And the time- and energy-suck of social media exacerbates this, even if it also—paradoxically—helps us to hang onto friendships scattered across the globe.

Staying in the shallows is risky. It feels easier, and maybe it is in some ways. But the big risk is we may arrive at our later years realizing that what we missed out on was, in fact, life. Years into adulthood, we may find that we have become shallow people. We’ve either forgotten or haven’t ever learned how to attend to people or things around us. We’re just flitting on the surface of everything.

That’s a jolting realization.

But becoming aware of the risk of shallowness doesn’t mean we know what to do about it.

What helps 

I’m going to offer a few things that may help us.  They are mostly all practices. So, you’re probably  not going to do them unless you decide the  shallows are riskier than the deeps; unless you  find some courage inside you to launch out  beyond where it feels safe, beyond where your  feet can touch. 

And, by the way, when I say practices, I refer to  the word in the sense it’s often used in religious  communities or ways of life: habits and orders of  daily life that we choose in order to slowly shape ourselves into a different kind of person.  

You already do this. You already have orders or routines in your daily life, in your daily activities,  that are shaping you. You just may have never  examined what those practices are and how they are shaping you—what kind of person they  are shaping you into. It’s good to examine those  things; it’s good to ask, “Who or what is forming  me?” and “Am I OK with that, or does something  need to change?”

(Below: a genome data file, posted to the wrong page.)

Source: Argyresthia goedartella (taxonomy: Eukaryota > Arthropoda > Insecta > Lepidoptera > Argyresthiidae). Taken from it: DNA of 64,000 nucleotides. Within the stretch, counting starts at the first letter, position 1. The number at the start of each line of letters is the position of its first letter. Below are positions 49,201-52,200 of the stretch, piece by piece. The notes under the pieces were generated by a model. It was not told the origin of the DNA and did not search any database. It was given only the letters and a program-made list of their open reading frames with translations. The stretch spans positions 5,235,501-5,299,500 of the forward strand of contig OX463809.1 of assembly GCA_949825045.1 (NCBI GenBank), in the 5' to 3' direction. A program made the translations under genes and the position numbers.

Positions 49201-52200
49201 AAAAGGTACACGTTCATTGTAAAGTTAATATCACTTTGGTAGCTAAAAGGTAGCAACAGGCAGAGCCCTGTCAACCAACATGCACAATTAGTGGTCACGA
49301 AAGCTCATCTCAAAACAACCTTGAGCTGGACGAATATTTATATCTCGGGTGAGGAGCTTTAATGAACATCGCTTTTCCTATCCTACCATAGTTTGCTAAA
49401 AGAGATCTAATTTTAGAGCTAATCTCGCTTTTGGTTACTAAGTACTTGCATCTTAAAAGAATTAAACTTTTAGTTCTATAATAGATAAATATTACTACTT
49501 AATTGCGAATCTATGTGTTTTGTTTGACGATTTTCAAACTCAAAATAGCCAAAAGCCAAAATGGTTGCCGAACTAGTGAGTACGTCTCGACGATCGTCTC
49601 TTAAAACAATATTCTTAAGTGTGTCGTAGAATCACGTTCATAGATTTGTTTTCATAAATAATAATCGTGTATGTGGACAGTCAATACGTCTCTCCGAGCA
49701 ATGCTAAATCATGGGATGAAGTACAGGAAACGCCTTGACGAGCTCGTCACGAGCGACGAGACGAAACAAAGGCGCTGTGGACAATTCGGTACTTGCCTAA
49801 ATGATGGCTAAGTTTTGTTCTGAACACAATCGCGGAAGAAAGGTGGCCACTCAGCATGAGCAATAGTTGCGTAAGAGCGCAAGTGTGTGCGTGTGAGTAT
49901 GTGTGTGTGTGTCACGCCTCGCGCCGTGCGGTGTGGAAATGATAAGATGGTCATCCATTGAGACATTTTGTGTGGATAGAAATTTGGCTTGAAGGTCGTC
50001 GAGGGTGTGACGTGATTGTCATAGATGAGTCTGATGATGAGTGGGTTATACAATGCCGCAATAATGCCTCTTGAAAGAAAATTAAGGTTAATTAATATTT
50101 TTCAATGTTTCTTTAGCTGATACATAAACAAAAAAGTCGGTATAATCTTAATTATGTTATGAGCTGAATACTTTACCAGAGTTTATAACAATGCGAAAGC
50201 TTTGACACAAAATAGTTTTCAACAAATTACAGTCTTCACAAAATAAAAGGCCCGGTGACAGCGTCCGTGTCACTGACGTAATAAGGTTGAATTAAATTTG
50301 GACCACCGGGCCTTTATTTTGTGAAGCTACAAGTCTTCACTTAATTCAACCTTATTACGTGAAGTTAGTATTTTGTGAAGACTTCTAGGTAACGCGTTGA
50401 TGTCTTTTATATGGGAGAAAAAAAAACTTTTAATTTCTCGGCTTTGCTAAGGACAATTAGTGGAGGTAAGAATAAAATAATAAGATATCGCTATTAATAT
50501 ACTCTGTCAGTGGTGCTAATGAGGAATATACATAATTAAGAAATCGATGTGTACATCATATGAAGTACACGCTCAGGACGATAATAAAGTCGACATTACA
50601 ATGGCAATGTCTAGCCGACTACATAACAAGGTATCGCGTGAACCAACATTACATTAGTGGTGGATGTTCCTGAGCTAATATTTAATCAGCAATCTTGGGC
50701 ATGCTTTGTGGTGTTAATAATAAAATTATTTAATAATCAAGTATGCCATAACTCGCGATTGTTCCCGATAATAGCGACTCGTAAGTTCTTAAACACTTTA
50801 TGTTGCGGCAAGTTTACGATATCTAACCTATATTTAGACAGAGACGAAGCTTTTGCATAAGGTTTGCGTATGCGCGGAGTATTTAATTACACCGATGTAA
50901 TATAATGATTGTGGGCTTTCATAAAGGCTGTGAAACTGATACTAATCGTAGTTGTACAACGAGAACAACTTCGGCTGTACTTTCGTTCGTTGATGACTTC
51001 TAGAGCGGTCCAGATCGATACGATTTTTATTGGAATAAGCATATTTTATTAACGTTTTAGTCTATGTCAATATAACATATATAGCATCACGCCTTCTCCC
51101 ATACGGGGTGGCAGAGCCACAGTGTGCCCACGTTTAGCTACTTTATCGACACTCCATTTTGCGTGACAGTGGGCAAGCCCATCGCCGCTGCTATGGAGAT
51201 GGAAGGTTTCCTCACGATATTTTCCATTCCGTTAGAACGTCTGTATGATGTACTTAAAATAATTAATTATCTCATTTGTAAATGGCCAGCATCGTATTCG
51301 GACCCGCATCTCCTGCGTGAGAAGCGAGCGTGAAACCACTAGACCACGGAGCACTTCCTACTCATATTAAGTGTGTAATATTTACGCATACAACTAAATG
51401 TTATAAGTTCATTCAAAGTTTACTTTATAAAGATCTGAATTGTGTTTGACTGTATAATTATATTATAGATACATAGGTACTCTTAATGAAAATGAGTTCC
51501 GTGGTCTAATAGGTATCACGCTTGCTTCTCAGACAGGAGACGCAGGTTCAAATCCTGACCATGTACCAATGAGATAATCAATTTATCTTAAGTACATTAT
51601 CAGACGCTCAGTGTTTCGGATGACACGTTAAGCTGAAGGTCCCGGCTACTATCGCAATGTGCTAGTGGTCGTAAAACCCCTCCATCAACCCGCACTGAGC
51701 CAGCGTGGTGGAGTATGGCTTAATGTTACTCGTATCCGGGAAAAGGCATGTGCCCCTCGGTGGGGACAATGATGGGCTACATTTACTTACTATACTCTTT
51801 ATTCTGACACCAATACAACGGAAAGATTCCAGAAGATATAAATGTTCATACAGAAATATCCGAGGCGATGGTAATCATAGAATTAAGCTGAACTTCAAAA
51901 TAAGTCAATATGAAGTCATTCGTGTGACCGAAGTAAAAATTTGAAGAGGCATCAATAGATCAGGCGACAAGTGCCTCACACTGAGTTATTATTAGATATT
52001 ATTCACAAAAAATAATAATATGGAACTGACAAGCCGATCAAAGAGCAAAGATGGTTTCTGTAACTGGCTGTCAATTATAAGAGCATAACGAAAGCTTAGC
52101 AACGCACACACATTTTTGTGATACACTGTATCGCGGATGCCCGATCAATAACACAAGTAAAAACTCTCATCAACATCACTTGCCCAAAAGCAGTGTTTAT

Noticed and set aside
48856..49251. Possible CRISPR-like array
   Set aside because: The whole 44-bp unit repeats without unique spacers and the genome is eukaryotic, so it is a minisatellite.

So, here we go:

  1. Attentiveness
    I mentioned attending a moment ago. Learning attentiveness is a practice. As I said before, before we can know or love, we have to learn to see. Pay attention. Try to nurture in yourself curiosity in others—grow in listening. Begin to notice facial expressions, body language, eyes that light up in delight. Let others surprise you with their otherness. (Forget about yourself for a while as you do all this.) Wherever you are, take in sights, smells, tastes—not in the consumerist way a tourist does, but just to delight in what you hear and see and smell. You don’t have to own this place in some way. Just be there and notice it. Learn what you can. Don’t rush through each moment.
  2. Voluntary confinement
    This is somewhat revolutionary. What I mean is this: Stay. Commit. That highly mobile life you’ve been leading? And to which you have perhaps become addicted? Maybe your life would be richer if you decided to stop moving and actually stay. Plant yourself somewhere specific. Go deep into that community—let it become a part of you. Grow a root or two. Experience what it’s like to develop a longer history with the people around you. Learn the unique beauty of deep, rather than the thin beauty of broad. You can’t be an expert on every place or everybody. Instead of  trying to, become an expert on this place and/or  these friendships.  

    This applies to relationships in other ways, too.  Stay in the moment of a hard conversation. Be  willing to sit in that discomfort long enough to  push through to a reconciliation, or at least to an understanding. Commit to that in-person  relationship long enough to experience—and  even learn to be grateful for—its long and varied seasons.